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Chips. Cereal. Any consumable package you hand-clocked into the shopping cart last week on your rounds at the store. It's a no from the Health Watch team.

Now your child will hold heavy resentment when you put your foot down. I know you already have with your conscience after reading this far down Fact Town. But it is a solid fact that anything in a can, save for some particulars, are a definite no-no during flu season.

No names shall be mentioned, but we already know these products. All they add are unnecessary weight and chemicals in the bloodstream that suppress the healing process. Best stayed off for a while.


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Surprise, surprise, surprise. Chances are you think you read that wrong.

You didn't. When your child is pained with low appetite and cannot stand the taste of conventional juices and fruits, it would be such a treat to make them all-fruit Popsicles at the convenience of your closest grocery store. They are necessary for their hydration. Dozens of recipes online will make this experience one of a kind, and adding to the fact that almost all children will not say no to a Popsicle dripping with all the strawberry and lemon goodness, this is a great start to their health betterment.


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The culprits as always, are off the shelf products. On a hot day, or on a belated road trip with family, the temptation to have some pure crystalline water is rarely there. Quite the contrary, the need to go for the colored unknown in perfect packaging and serial advertising nuzzles in that need.

Citrus-based juice drinks are the most popular, with their sugar content way higher than the daily average an adult's body can handle. But now a child is a different story.

The immune system is a tricky mess if not handled properly. Juice drinks don't help with the handling. It might be fun swigging them down during flu season, but a scratchy throat, dry mouth and slightly upset stomach afterwards are no cool look on an Instagram update.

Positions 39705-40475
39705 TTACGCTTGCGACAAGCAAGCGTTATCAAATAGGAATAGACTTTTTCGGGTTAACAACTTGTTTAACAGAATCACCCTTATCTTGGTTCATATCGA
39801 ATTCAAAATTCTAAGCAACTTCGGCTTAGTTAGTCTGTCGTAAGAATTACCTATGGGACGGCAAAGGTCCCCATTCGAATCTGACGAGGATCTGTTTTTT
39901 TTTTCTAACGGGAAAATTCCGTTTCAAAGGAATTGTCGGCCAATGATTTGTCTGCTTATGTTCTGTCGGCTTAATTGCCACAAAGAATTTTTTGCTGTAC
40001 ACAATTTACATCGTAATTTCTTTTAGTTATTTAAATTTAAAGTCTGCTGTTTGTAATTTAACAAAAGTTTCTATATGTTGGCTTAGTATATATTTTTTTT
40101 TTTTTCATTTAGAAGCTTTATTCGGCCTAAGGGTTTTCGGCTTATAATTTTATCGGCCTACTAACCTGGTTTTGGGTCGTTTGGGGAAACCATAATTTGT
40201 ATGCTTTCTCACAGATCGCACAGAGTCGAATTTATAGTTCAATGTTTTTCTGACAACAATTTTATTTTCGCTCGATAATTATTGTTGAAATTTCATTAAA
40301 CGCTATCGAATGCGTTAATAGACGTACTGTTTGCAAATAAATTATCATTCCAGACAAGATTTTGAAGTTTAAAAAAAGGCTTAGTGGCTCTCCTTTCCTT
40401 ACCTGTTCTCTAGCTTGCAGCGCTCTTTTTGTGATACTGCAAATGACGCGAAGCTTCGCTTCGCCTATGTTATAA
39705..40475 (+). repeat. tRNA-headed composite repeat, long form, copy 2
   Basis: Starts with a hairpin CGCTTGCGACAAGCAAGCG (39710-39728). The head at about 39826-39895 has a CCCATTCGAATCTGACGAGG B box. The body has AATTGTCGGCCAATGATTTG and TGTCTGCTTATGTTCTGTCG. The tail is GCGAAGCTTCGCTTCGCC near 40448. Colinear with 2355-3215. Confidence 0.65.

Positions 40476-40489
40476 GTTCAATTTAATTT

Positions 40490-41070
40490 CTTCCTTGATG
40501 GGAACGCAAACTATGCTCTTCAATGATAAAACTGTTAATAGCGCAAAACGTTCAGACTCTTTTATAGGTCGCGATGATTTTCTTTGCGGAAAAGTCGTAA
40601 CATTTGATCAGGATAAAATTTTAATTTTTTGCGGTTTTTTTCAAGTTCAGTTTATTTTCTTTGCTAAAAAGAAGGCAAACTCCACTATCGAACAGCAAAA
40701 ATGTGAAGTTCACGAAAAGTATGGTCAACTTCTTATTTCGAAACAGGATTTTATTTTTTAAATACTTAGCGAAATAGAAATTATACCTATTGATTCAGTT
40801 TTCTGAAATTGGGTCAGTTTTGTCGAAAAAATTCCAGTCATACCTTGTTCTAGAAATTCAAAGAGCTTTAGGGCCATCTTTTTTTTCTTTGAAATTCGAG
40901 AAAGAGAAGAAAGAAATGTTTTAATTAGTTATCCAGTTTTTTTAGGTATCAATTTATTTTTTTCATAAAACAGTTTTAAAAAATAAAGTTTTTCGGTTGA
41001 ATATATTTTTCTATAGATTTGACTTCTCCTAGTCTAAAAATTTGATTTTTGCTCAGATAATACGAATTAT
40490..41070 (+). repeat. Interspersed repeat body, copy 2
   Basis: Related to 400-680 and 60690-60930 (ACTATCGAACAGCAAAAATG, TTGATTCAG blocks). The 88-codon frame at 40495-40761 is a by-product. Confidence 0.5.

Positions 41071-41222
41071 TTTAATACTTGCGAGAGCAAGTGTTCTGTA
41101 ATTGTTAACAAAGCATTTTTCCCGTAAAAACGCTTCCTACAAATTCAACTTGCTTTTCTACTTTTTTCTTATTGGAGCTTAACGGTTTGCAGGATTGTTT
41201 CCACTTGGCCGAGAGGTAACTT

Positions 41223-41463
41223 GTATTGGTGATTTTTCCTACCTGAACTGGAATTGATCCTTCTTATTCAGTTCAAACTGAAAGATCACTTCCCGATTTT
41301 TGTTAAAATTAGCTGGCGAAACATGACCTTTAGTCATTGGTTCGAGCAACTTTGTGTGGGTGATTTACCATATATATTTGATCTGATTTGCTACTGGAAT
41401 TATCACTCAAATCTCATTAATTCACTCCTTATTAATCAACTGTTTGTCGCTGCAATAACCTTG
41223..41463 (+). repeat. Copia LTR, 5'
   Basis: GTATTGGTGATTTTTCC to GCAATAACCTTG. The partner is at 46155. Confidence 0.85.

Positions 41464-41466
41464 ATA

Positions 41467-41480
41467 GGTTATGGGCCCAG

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Always eat your greens with love, or they will come back to eat you in your dreams.

One great thing I took from the poetic limerick above is the sheer truth surrounding greens. They are good for you. They are great for you. They are the best for you. Hands down, a varied diet of good leafy greens will more than keep the doctor away; it will bring the best version of you... out of you. Health practitioners from all over the world give accounts of how a diet of kale, lettuce, broccoli and spinach (how could we forget the spinach) goes a long way in keeping the blood alkaline and streamline. Hey, that rhymed!

So how do you convince your dear child to have some of those 'tasteless yucky leaves'?

Creativity. Spice it up. Dull it down. Side it with some chicken they cannot refuse. Add it subtly to a smoothie. It is all up to you. The benefits outweigh emotions in this bodily investment. Go for it and don't look back.


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Yogurt. Milk. Cheese. Sorry ice cream, but you go here too.

There is comfort in having some of the above during times of sneezing unrest or emotional duress.Dairy products are not actually bad (save for lactose intolerant children, and adults). On the contrary, they are beneficial for a good night's rest. Now as controversial as it may be, dairy products, when taken in the right environment can be good for your child's cold. Taking ice cream in the middle of the night after a walk on the cold floor, is for one, not the right track to take.